If I had to vote, I would say Murphy's Law is the greatest New York Hardcore band of all time.  They represent everything I love about the genre.  It's not about fashion, and it's not about flexing; t's about the experience.  I have never seen comedy show that made me laugh harder, and I have never seen a front man that can command an audience like Jimmy G.

I first hung with Jimmy Gestapo in the summer of 2014.  I had been listening to him for years.  Tony and I, along with my brothers and friends, went to see Murphy's Law play on a boat show in New York City.  It was a few days after Jimmy's father passed away, and we spent the hours before their set drinking tequila in his honor.  We talked music, and when he asked my bands name, he got such a kick out of the malt liquor tribute that he offered us a show together.   

After a few weeks I hadn't heard back from him.  As luck would have it, Danny Diablo (another one of the greats) was hosting a party that September, and we were attending. When Jimmy arrived he never missed a beat.  He walked right up to me and put me on the spot.  "Is Steal Reserve playing our Halloween Show?" 

He had never even heard us play, and he was a good enough man to give us a chance.  We played the show, and it was such a memorable night.  The point of this post is not to tell the story of the night, but to tell the story of the man.  Jimmy G is the embodiment of Punk Rock.  He is an ambassador of underground music.  

Unfortunately music is a very clique business, full of jealousy and competition.  Murphy's law, and Jimmy only care about the music. They want to foster the next generation; stear them in the right direction, and encourage their growth.  He has remained a friend and a supporter of our music over the years.  I only wish more of us could follow his example, and support the future of the music we all love.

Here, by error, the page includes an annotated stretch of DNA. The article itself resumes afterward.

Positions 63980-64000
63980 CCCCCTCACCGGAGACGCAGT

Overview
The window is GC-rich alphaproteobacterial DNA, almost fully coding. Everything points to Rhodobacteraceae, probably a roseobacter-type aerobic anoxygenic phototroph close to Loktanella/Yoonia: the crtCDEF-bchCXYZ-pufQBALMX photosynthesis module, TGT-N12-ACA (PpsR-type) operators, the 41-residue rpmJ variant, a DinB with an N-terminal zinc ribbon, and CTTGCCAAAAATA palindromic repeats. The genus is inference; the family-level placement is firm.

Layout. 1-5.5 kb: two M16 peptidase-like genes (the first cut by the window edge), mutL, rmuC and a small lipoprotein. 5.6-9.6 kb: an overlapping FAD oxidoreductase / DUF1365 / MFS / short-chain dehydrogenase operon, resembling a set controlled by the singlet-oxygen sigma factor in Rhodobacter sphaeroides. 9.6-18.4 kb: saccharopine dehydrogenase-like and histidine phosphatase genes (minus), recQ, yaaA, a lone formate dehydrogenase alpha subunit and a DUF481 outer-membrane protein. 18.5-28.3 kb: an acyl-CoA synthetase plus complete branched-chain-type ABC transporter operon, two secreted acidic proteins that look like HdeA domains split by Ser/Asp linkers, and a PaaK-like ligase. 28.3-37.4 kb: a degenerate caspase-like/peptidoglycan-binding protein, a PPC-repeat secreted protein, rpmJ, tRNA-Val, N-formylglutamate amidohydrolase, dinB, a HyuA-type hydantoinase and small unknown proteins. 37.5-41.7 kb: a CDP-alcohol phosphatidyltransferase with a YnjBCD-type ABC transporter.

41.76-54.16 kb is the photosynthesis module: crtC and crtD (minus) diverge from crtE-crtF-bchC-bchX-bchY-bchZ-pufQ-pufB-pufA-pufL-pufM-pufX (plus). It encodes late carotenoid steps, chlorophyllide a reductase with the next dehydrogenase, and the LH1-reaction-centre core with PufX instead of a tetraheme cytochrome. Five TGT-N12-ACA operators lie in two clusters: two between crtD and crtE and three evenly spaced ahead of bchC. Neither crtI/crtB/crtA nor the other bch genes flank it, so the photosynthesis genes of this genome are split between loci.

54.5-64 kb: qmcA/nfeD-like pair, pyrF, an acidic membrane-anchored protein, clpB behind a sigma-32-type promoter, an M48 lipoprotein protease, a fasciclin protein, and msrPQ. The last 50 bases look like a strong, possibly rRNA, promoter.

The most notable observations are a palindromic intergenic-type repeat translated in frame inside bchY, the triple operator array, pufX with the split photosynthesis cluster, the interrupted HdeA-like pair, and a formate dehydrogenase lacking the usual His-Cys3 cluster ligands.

Steal Reserve 



Rust: Song Origin  

     Once again thanks all for the feedback.  One of our readers asked us to explain some song origins and inspirations, so I figured we'd start from the top.

     Rust was the first song we wrote as a band.  Although we released the album in 2017, believe it or not we had the first track written, and recorded in 2013.  

I had just turned 20 years old, and had no idea that this song would serve as the foundation for the rest of the album.  In 20113 I had just finished my second year at film school.  It had been years since I played music seriously, but we decided to write and release a single that summer.  Anthony wrote a progression, and the lyrics just seemed to write themselves.

    Now if you're familiar with script writing at all, most scripts start with characters.  If you can find a great character, you have to walk in his shoes, create a history, and a personality.  Our subject in Rust is an example of this strategy.  It was the first time I ever wrote a song from a characters point of view.

     Our character has seen a lot.  Life experience has created cynicism and pessimism.  He grew up on the streets,  turned 23 in prison, and trusts no one.  This was a story I knew very little about.  Little did I know...

     Little did I know less than two months later I would be locked up.  I would be thrown out of film school.  I trusted no one.  It would not be last time I was in trouble.  

     Rust was the first of 8 songs dealing with the issue of being labeled an outlaw.  To this day it remains one of my favorites, and one of the most personal songs we have ever done.  The next song we wrote was Miracle.


Steal Reserve